January 2010 Issue
The Cleveland Museum of Natural History sheds new light on dinosaurs and their modern relatives.
Through January 31, the museum is presenting “Dinosaurs: Ancient Fossils, New Discoveries,” a groundbreaking retrospective that explores not only what these primeval reptiles looked like, but also how they lived and why they became extinct.
Museumgoers will see a big-as-life skeleton cast of Tyrannosaurus rex, and have the opportunity to touch a real 150-million-year-old fossilized Apatosaurus bone. They’ll also learn some surprising truths about these magnificent animals — including the fact that they are still among us today in the form of the birds we find in our own back yards.
One of the big take-home messages is that dinosaurs are not extinct,” says Michael J. Ryan, the museum’s curator of vertebrate paleontology. “Birds are dinosaurs by anybody’s definition.”
The exhibit presents authentic fossil finds, moving biomechanical models and glimpses of habitat. It’s a combination that encourages visitors to rethink what they know about dinosaurs — just as scientists have been doing over the past two decades.
The idea that today’s birds share a common ancestor with dinosaurs may seem strange at first, but the connections are clear, explains Ryan. Both build nests, lay eggs and care for their young. Many birds and dinosaurs share similar skeletons, bone structure, posture and footprints.
In one of the most fascinating links of all, discoveries in China’s Liaoning Province uncovered the fact that some dinosaurs had feathers. Standing in the exhibit’s 700-square-foot Liaoning Forest diorama, Ryan points out a life-size reproduction of a Microraptor — one of 35 species of dinosaurs, birds, insects, mammals and plants on display in this re-creation of a 130-million-year-old Mesozoic woodland. Microraptor is one of the smallest known dinosaurs — not much bigger than a chicken — and features partially developed wings, along with a feathery tail.
While it may not have had full flight capabilities, says Ryan, Microraptor could have used the wings to increase its running speed or beat them against the air in order to run up a tree and other vertical surfaces.
One of the most popular attractions in the “New Discoveries” exhibit is a 6-foot-long robotic T. rex — inspired in part by the technology of the “Jurassic Park” films — that walks in place.
Paleontologists digitized a T. rex skeleton, analyzed ancient footprints and studied the movements of its modern-day cousin, the ostrich, in order to make this replica the most accurate three-dimensional representation of how this fearsome predator moved.
Traditionally, it was thought T. rex could run at a clip of 45 miles per hour, comparable to a galloping horse. New research suggests its size — 12 feet tall, 40 feet long and weighing up to 15,500 pounds — would have kept its speed at about 10 miles per hour. The slower pace, however, is far from reassuring, given the size of the predator’s imposing teeth prominently bared in the exhibit.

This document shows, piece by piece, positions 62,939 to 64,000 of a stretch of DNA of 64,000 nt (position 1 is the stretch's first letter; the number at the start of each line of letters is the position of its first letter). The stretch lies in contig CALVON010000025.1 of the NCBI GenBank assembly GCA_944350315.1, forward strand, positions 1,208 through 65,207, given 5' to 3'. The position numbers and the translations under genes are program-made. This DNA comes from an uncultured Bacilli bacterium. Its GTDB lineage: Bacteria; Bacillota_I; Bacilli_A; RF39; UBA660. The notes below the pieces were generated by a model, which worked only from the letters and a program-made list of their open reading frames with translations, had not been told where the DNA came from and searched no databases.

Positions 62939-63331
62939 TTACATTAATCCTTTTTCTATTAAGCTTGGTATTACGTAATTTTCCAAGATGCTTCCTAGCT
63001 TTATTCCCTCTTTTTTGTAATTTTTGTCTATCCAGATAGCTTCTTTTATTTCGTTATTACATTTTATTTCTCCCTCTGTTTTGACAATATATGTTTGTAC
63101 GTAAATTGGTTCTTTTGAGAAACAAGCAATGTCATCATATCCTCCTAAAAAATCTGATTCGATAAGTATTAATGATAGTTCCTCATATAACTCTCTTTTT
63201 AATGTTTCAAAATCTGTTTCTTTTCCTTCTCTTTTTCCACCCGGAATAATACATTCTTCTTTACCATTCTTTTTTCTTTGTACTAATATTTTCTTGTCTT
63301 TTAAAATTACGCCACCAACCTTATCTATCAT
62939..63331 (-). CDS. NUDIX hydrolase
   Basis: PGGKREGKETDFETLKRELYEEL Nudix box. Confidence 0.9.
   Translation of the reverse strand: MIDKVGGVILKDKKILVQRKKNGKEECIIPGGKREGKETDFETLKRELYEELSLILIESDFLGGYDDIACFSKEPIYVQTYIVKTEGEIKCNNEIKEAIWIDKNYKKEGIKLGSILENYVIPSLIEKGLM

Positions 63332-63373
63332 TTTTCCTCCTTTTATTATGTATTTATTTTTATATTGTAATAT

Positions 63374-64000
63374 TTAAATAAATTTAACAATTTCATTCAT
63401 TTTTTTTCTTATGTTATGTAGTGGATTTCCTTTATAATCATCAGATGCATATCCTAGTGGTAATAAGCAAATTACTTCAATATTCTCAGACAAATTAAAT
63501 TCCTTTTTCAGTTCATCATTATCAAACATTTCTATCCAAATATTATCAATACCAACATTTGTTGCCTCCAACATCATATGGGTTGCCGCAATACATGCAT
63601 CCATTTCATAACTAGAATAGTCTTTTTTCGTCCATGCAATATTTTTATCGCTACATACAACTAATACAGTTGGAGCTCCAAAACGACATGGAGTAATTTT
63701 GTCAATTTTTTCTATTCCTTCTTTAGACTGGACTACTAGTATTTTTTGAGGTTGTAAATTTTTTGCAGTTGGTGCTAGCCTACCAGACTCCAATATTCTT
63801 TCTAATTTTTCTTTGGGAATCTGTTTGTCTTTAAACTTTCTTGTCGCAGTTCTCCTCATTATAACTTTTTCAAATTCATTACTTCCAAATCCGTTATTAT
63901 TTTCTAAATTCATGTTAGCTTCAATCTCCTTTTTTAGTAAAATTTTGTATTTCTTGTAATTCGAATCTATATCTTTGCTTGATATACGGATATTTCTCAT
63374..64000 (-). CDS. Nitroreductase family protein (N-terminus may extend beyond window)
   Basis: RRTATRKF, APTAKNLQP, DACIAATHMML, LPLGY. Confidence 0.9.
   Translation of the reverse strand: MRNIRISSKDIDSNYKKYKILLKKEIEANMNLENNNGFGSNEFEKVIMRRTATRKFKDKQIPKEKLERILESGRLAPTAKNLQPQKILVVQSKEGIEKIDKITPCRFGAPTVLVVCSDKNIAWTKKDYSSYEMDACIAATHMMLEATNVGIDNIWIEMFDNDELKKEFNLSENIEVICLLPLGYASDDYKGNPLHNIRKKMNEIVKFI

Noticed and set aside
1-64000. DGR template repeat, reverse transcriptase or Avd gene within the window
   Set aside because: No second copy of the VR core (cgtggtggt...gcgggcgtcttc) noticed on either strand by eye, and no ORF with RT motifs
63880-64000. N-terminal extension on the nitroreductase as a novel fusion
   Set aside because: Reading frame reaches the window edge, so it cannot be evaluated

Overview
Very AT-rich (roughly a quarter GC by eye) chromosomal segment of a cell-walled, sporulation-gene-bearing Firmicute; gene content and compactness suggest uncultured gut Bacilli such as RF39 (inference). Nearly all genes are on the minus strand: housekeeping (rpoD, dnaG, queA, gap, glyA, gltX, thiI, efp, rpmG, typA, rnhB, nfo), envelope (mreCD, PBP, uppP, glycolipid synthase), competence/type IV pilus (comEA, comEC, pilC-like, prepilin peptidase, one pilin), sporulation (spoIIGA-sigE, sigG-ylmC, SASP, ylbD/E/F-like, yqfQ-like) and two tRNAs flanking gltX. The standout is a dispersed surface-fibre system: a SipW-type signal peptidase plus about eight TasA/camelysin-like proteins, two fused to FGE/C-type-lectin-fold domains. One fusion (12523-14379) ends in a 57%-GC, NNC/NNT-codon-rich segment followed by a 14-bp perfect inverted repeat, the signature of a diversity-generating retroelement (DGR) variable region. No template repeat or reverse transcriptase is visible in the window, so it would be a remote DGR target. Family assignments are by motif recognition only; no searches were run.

Facing off against the T. rex is a full-size biomechanical model of an Apatosaurus made of steel and fiberglass. These hefty plant-eaters are recognizable for their long necks and tails. Weighing up to 30 tons, they resembled giant Jurassic cows — but with supersonic tails that cracked like whips.
Many scientists believe the Apatosaurus tail — as long as a school bus, but thin as a pencil tip — could thrash at speeds exceeding the speed of sound. The thunderous “crack” that resulted may have served as a warning to other animals.
These features all point, says Ryan, to how dynamic these creatures actually were. In fact, the connotation of the word “dinosaur” works against our understanding of them. In our culture, he adds, the word “dinosaur” means “failure.” When something is outmoded — whether it’s a rock band or a typewriter — we call it a dinosaur.
“What people know about dinosaurs, unfortunately, is what was presented back in the ’40s, ’50s and ’60s,” explains Ryan. That is: Dinosaurs were dumb, dinosaurs were slow, dinosaurs lived in swamps.
The success of the “Jurassic Park” films — about genetically recreated dinosaurs that thwart the best-laid plans of their human keepers — has helped extinguish inaccurate stereotypes of dinosaurs as evolutionary losers.
“They may not have been mathematical geniuses,” Ryan says, “but they were more than smart enough to adapt and interact with their environment.”
The Cleveland Museum of Natural History
1 Wade Oval Dr., Cleveland 44106
Hours: Mon.–Sat. 10 a.m.–5 p.m., Wed. 10 a.m.–10 p.m., Sun. 12–5 p.m.
Admission: Adults $10, students and seniors $8, children ages 3–6 $7; admission on Wednesdays after 5 p.m. $6.
Special events include a Jan. 29 Explorer Series lecture by Scott Sampson, host of the PBS-TV children’s program, “Dinosaur Train.” Sampson will discuss “The Dinosaurs of West America: Life, Death and Evolution on an Island Continent.”
Call the museum or visit the Web site for more information.